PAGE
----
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Group of Oklahoma pastors urge Gov. Mary Fallin to accept federal Medicaid expansion in Obamacare

by Carla Hinton Modified: April 25, 2013 at 10:08 pm •  Published: April 26, 2013

Calling on elected leaders to look beyond politics to the moral consequences of certain decisions, an ecumenical faith group on Thursday asked Gov. Mary Fallin and the state Legislature to reconsider the refusal of federal funds to expand Medicaid in Oklahoma.

The Oklahoma Conference of Churches, a group of 16 Christian faith organizations in Oklahoma, submitted a “pastoral letter” to Fallin's office regarding her decision last year to reject Medicaid expansion funding through the federal Affordable Care Act also known as Obamacare.

The Rt. Rev. Ed Konieczny, bishop of the Episcopal Diocese of Oklahoma, gave a brief statement outlining clergy leaders' concerns at a news conference Thursday at the Capitol.

“I think we need to look past the politics of this and look at what it is that they're really trying to accomplish. Let's look at the moral aspects,” Konieczny said.

Path to good health

“I realize that it's complex but by getting those federal dollars, we have control of how we use those dollars,” he said. “More importantly, those who are the less fortunate in our society can be placed on a pathway towards good health.”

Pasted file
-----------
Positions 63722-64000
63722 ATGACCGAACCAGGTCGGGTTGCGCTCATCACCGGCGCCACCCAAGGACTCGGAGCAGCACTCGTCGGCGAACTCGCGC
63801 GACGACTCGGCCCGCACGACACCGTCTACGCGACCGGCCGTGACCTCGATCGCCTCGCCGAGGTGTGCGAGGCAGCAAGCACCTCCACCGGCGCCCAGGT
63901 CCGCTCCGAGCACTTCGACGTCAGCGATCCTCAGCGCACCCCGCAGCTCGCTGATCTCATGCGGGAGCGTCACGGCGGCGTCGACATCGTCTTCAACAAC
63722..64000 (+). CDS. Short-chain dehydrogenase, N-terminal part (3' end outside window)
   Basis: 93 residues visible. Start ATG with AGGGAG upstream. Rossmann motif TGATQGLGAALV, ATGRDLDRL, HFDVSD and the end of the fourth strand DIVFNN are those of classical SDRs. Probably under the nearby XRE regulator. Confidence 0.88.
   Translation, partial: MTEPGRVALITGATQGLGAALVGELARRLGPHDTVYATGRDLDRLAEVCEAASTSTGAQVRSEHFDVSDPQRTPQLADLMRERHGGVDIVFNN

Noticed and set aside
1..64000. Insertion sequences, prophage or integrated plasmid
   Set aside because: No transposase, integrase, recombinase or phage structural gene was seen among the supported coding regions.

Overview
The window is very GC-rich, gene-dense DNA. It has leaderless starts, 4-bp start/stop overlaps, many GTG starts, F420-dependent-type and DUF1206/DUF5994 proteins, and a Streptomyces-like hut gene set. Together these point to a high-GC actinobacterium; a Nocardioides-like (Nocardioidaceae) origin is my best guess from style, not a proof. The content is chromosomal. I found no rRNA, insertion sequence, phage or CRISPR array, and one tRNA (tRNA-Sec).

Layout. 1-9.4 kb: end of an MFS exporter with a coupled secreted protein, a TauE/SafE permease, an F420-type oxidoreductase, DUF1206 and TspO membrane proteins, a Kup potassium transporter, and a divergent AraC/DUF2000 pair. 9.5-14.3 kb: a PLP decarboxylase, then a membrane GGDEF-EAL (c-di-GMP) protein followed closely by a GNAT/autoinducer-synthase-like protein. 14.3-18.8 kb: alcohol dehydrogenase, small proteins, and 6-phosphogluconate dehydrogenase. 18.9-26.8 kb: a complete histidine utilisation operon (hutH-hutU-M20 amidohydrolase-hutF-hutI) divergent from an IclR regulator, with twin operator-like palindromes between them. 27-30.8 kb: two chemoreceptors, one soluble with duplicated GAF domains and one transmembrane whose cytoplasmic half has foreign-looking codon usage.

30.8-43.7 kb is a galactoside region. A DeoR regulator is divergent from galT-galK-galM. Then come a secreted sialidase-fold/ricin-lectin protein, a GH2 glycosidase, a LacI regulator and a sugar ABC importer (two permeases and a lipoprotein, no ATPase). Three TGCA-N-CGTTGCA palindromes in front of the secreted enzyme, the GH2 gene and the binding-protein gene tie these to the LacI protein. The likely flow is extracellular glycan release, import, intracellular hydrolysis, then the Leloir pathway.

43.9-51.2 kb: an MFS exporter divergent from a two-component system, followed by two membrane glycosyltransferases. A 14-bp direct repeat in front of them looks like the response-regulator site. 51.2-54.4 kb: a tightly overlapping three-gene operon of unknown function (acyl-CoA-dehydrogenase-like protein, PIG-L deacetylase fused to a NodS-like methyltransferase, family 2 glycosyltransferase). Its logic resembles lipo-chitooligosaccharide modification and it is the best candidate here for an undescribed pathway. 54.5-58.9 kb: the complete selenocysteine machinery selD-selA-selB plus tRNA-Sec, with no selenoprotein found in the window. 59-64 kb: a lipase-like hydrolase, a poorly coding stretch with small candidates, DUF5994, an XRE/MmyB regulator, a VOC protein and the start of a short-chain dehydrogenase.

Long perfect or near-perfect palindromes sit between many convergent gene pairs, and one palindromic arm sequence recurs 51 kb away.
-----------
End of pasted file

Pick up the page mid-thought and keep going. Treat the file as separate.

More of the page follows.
The Rev. William Tabbernee, the conference's executive director, said the diverse faith communities' commitment to aiding the poor was integral in their decision to unite on the issue.

“That is a wonderful sign of the solidarity on this issue,” Tabbernee said. “The opportunity to receive federal dollars to expand federal health care in Oklahoma is an opportunity not to be wasted.”

Governor's reply

Thursday, Alex Weintz, a spokesman for Fallin's office said the governor shares the faith community leaders' concerns about health care in Oklahoma.

“The governor is absolutely committed to improving the health of Oklahomans and trying to get affordable, high-quality medical treatment for all Oklahomans, regardless of income,” he said. “Certainly the governor's outlook on that is informed by her faith as well as her politics.”

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by Carla Hinton
Religion Editor
Carla Hinton, an Oklahoma City native, joined The Oklahoman in 1986 as a National Society of Newspaper Editors minority intern. She began reporting full-time for The Oklahoman two years later and has served as a beat writer covering a wide...
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